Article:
Antarctic Drilling Program


Date of this Version



Published in Terra Antartica 2008-2009, 15(1), 193-210. © Terra Antartica Publication 2008-2009


We conducted initial palaeomagnetic studies on cores from site AND-2A (77°45.488’S, 165°16.605’E, ~383.57 metres water depth). A total of 813 samples were collected that span from the top of the section down to the base at 1138.54 metres below sea floor (mbsf). Samples were collected every one or two metres down the core, with paired (pilot) samples being collected about every ten to twenty metres to allow us to assess the demagnetisation behaviour of the samples using either alternating field (AF) or thermal demagnetisation. With the exception of only a few intervals, AF demagnetisation was observed to resolve a characteristic remanent magnetisation (ChRM) as well or better than thermal demagnetisation. Thermal demagnetisation was particularly ineffective in many intervals owing to thermal alteration that was common above 500°C and was evident in some samples even at low temperatures. Above Lithostratigraphic Unit (LSU) 8 (436.18 mbsf), where lithologies are generally more coarse grained than lower in the section, resolving a ChRM is difficult and recent overprints or a drilling overprint are a concern. Within LSU 8 and below, most samples have a ChRM that can be resolved. The ChRM is most likely an original depositional magnetisation throughout most of this lower section, although orthogonal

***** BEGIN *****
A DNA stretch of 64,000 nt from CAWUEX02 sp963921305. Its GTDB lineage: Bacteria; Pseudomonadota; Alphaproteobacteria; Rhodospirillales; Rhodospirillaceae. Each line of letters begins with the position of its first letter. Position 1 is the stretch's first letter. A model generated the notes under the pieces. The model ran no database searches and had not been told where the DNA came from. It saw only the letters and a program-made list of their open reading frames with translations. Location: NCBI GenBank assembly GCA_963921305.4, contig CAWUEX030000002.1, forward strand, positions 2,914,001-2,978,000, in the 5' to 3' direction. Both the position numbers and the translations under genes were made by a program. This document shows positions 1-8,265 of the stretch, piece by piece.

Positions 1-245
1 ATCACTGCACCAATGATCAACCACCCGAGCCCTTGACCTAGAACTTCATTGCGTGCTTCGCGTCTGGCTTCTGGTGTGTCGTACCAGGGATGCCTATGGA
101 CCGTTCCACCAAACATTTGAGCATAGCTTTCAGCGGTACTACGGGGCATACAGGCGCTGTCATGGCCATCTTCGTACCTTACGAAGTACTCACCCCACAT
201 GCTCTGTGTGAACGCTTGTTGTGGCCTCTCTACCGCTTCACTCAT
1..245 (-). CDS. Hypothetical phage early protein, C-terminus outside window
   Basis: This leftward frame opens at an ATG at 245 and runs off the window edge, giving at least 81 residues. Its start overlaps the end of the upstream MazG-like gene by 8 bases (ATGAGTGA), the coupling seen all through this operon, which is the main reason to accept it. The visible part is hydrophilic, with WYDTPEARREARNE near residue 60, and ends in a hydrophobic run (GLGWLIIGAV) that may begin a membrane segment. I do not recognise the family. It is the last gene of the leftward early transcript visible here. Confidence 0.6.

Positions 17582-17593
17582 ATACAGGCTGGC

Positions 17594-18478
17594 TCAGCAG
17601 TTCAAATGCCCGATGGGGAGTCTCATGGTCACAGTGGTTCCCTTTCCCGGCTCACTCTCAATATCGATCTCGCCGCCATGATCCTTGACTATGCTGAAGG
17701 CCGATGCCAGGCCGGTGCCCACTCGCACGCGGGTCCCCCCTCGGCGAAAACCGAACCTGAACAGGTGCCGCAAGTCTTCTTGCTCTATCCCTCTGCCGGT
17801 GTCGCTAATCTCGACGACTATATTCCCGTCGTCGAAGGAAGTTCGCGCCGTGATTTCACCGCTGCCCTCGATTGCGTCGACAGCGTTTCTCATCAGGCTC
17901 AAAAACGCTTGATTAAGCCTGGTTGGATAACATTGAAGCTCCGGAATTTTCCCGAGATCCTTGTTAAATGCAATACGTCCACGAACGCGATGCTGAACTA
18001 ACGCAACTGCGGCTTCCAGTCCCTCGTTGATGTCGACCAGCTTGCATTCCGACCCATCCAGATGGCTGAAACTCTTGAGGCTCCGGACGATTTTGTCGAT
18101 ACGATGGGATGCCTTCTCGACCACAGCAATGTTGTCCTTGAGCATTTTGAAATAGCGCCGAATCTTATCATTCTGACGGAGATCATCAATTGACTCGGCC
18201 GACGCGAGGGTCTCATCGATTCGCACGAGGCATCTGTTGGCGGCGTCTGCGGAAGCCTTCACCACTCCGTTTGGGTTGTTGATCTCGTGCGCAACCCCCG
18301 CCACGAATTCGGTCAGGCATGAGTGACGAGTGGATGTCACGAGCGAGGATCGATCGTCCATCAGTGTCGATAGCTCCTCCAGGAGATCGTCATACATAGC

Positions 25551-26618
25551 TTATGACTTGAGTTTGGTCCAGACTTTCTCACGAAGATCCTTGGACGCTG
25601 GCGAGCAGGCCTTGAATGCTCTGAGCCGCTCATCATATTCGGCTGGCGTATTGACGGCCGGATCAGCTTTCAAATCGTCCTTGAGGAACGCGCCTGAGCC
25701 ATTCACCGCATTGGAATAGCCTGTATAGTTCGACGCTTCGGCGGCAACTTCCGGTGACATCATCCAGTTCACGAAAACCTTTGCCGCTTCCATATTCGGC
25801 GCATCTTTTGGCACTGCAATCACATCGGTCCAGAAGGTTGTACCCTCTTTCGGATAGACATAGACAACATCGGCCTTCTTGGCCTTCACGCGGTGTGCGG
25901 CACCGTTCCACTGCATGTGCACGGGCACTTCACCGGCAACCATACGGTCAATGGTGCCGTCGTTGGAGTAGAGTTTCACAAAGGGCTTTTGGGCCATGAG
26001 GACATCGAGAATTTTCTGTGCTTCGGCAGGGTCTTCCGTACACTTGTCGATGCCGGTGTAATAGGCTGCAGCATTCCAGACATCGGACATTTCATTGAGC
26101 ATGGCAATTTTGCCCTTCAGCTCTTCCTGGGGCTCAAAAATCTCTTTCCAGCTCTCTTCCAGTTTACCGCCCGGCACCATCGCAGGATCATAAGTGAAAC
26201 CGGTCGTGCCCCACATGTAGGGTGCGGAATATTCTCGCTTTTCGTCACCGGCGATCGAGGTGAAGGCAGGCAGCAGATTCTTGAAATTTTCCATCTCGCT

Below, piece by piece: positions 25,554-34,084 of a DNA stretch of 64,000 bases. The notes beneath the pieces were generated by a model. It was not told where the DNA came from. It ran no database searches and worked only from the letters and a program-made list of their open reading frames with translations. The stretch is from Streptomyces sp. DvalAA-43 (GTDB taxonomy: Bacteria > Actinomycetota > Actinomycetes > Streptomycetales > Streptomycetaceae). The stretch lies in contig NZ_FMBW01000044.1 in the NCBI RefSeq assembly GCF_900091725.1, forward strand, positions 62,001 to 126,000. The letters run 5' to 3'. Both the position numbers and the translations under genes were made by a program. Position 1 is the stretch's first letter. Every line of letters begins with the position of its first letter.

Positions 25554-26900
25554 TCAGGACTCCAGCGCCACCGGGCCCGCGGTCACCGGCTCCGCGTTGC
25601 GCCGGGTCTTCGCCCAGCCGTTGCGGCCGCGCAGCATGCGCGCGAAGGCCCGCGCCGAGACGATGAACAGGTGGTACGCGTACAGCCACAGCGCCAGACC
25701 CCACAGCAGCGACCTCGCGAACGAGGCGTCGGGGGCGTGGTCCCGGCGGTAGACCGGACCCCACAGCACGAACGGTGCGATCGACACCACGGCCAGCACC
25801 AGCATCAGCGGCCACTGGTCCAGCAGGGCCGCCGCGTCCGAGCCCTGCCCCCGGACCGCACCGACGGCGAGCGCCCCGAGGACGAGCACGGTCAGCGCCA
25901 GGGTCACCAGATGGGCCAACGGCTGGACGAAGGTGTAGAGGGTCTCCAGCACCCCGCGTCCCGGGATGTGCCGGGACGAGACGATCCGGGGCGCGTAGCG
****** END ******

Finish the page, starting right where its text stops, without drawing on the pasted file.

demagnetisation diagrams contain evidence that normal polarity overprinting affects some intervals. Based on 40Ar/39Ar dates and diatom datums, the magnetozones identified from the base of the hole up to ~266mbsf are consistent with spanning from either Chron C6n (18.748-19.772 Ma) or C6An.1n (20.040-20.213 Ma) up through Chron C5Br (15.160-15.974 Ma). Above this, intervals of constant polarity are isolated within longer stratigraphic intervals of uncertain polarity, making their correlation with the geomagnetic polarity timescale (GPTS) speculative and highly dependent on ages obtained from other dating methods. One exception is a reversed-to-normal polarity transition that occurs at ~31 mbsf and is interpreted to most likely be the Brunhes/Matuyama boundary. The spacing of polarity reversals below 266 mbsf and their correlation with the GPTS indicates that this part of the stratigraphic section was deposited between 15 to 20 Ma at a mean sedimentation rate of about 18 centimetres (cm)/ thousand year (k.y.).